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ABSTRACT: Bonds that break in collision-induced dissociation (CID) are often weakened by a nearby proton, which can, in principle, be carried away by either of the product fragments. Since peptide backbone dissociation is commonly charge-directed, relative intensities of charge states of product y- and b-ions depend on the final location of that proton. This study examines y-ion charge distributions for dissociation of doubly charged peptide ions, using a large reference library of peptide ion fragmentation generated from ion-trap CID of peptide ions from tryptic digests. Trends in relative intensities of y(2+) and y(1+) ions are examined as a function of bond cleavage position, peptide length (n), residues on either side of the bond and effects of residues remote from the bond. It is found that y(n-2)/b(2) dissociation is the most sensitive to adjacent amino acids, that y(2+)/y(1+) steadily increase with increasing peptide length, that the N-terminal amino acid can have a major influence in all dissociations, and in some cases other residues remote from the bond cleavage exert significant effects. Good correlation is found between the values of y(2+)/y(1+) for the peptide and the proton affinities of the amino acids present at the dissociating peptide bond. A few deviations from this correlation are rationalized by specific effects of the amino acid residues. These correlations can be used to estimate trends in y(2+)/y(1+) ratios for peptide ions from amino acid proton affinities.Journal of the American Society for Mass Spectrometry 05/2011; 22(5):898-905. · 3.59 Impact Factor
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ABSTRACT: To interpret LC-MS/MS data in proteomics, most popular protein identification algorithms primarily use predicted fragment m/z values to assign peptide sequences to fragmentation spectra. The intensity information is often undervalued, because it is not as easy to predict and incorporate into algorithms. Nevertheless, the use of intensity to assist peptide identification is an attractive prospect and can potentially improve the confidence of matches and generate more identifications. On the basis of our previously reported study of fragmentation intensity patterns, we developed a protein identification algorithm, SeQuence IDentfication (SQID), that makes use of the coarse intensity from a statistical analysis. The scoring scheme was validated by comparing with Sequest and X!Tandem using three data sets, and the results indicate an improvement in the number of identified peptides, including unique peptides that are not identified by Sequest or X!Tandem. The software and source code are available under the GNU GPL license at http://quiz2.chem.arizona.edu/wysocki/bioinformatics.htm.Journal of Proteome Research 01/2011; 10(4):1593-602. · 5.06 Impact Factor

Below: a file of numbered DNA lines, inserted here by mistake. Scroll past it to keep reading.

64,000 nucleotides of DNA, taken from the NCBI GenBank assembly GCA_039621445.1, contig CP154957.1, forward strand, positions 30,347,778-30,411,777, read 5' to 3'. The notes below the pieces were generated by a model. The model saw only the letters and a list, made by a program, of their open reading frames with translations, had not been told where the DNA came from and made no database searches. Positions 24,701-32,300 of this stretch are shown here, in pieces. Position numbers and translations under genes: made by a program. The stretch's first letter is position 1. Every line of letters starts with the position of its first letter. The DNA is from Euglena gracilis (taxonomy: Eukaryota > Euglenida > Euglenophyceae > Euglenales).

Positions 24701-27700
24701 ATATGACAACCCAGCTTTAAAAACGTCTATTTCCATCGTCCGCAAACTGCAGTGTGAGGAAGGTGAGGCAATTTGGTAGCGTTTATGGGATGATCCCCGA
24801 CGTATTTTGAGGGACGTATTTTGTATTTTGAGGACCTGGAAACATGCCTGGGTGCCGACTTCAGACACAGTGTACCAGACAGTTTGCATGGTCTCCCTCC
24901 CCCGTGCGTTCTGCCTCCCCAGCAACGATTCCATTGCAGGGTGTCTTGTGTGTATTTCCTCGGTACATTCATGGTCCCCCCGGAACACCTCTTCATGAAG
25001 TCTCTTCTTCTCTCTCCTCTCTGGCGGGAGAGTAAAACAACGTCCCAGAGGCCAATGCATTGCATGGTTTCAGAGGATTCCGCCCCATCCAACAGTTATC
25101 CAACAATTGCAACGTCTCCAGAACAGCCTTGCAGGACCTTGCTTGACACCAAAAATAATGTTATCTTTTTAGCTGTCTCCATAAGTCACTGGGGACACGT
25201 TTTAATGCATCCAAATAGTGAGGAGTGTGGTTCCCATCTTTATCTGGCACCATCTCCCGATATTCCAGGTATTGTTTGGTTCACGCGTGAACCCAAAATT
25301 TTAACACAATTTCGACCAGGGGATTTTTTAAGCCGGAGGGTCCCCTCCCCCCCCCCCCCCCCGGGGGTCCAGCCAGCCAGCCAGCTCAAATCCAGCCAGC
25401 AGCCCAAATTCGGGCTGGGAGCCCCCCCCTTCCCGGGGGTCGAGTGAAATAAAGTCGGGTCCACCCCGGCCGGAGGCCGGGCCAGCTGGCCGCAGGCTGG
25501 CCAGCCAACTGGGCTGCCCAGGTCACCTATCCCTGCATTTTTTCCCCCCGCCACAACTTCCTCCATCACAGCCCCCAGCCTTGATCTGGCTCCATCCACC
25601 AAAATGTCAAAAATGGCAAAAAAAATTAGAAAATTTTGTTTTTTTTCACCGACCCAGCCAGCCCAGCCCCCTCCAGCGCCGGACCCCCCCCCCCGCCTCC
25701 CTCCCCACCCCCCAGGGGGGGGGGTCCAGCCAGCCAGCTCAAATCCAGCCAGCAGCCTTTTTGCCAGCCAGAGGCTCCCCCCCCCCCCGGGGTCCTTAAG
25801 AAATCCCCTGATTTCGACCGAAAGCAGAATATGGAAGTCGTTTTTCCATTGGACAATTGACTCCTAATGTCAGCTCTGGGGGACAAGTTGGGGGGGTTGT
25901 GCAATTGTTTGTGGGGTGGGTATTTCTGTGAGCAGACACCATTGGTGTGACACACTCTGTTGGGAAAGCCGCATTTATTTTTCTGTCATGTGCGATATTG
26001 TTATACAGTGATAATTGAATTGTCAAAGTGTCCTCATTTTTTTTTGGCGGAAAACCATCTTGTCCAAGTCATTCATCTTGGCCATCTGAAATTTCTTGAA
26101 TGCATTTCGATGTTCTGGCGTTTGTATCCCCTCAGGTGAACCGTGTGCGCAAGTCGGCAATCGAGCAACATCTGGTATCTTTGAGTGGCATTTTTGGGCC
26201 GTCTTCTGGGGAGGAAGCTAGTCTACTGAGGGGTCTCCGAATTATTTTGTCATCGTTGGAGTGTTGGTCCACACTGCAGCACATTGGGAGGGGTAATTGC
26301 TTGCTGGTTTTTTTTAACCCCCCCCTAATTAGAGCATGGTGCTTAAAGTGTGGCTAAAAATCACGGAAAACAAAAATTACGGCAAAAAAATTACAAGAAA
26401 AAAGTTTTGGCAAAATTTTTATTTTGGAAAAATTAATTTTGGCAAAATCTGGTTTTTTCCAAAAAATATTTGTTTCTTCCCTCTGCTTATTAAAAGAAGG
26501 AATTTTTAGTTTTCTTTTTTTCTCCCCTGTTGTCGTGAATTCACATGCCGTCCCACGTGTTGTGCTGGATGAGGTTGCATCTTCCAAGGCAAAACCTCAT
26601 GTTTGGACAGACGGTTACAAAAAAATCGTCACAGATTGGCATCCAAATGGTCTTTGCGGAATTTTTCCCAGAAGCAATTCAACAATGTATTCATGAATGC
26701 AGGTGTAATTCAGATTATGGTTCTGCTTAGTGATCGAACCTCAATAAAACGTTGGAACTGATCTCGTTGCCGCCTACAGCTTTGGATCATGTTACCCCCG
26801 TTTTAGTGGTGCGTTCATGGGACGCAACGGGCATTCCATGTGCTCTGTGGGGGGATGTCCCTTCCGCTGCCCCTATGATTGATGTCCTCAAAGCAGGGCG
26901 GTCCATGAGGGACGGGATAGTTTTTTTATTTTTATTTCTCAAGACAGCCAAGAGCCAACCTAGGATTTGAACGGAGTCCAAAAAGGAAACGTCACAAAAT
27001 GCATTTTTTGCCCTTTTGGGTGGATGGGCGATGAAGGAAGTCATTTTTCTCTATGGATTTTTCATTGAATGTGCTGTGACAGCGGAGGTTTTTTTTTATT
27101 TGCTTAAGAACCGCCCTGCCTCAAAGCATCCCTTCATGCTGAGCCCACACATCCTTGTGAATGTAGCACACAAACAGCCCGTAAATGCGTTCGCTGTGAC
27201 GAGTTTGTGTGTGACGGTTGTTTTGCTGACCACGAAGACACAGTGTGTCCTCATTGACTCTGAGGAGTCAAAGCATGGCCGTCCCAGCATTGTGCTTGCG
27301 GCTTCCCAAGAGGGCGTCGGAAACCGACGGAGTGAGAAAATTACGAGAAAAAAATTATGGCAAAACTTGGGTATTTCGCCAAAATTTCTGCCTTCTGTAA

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ABSTRACT: The unambiguous assignment of tandem mass spectra (MS/MS) to peptide sequences remains a key unsolved problem in proteomics. Spectral library search strategies have emerged as a promising alternative for peptide identification, in which MS/MS spectra are directly compared against a reference library of confidently assigned spectra. Two problems relate to library size. First, reference spectral libraries are limited to rediscovery of previously identified peptides and are not applicable to new peptides, because of their incomplete coverage of the human proteome. Second, problems arise when searching a spectral library the size of the entire human proteome. We observed that traditional dot product scoring methods do not scale well with spectral library size, showing reduction in sensitivity when library size is increased. We show that this problem can be addressed by optimizing scoring metrics for spectrum-to-spectrum searches with large spectral libraries. MS/MS spectra for the 1.3 million predicted tryptic peptides in the human proteome are simulated using a kinetic fragmentation model (MassAnalyzer version2.1) to create a proteome-wide simulated spectral library. Searches of the simulated library increase MS/MS assignments by 24% compared with Mascot, when using probabilistic and rank based scoring methods. The proteome-wide coverage of the simulated library leads to 11% increase in unique peptide assignments, compared with parallel searches of a reference spectral library. Further improvement is attained when reference spectra and simulated spectra are combined into a hybrid spectral library, yielding 52% increased MS/MS assignments compared with Mascot searches. Our study demonstrates the advantages of using probabilistic and rank based scores to improve performance of spectrum-to-spectrum search strategies.Molecular & Cellular Proteomics 04/2011; 10(7):M111.007666. · 7.25 Impact Factor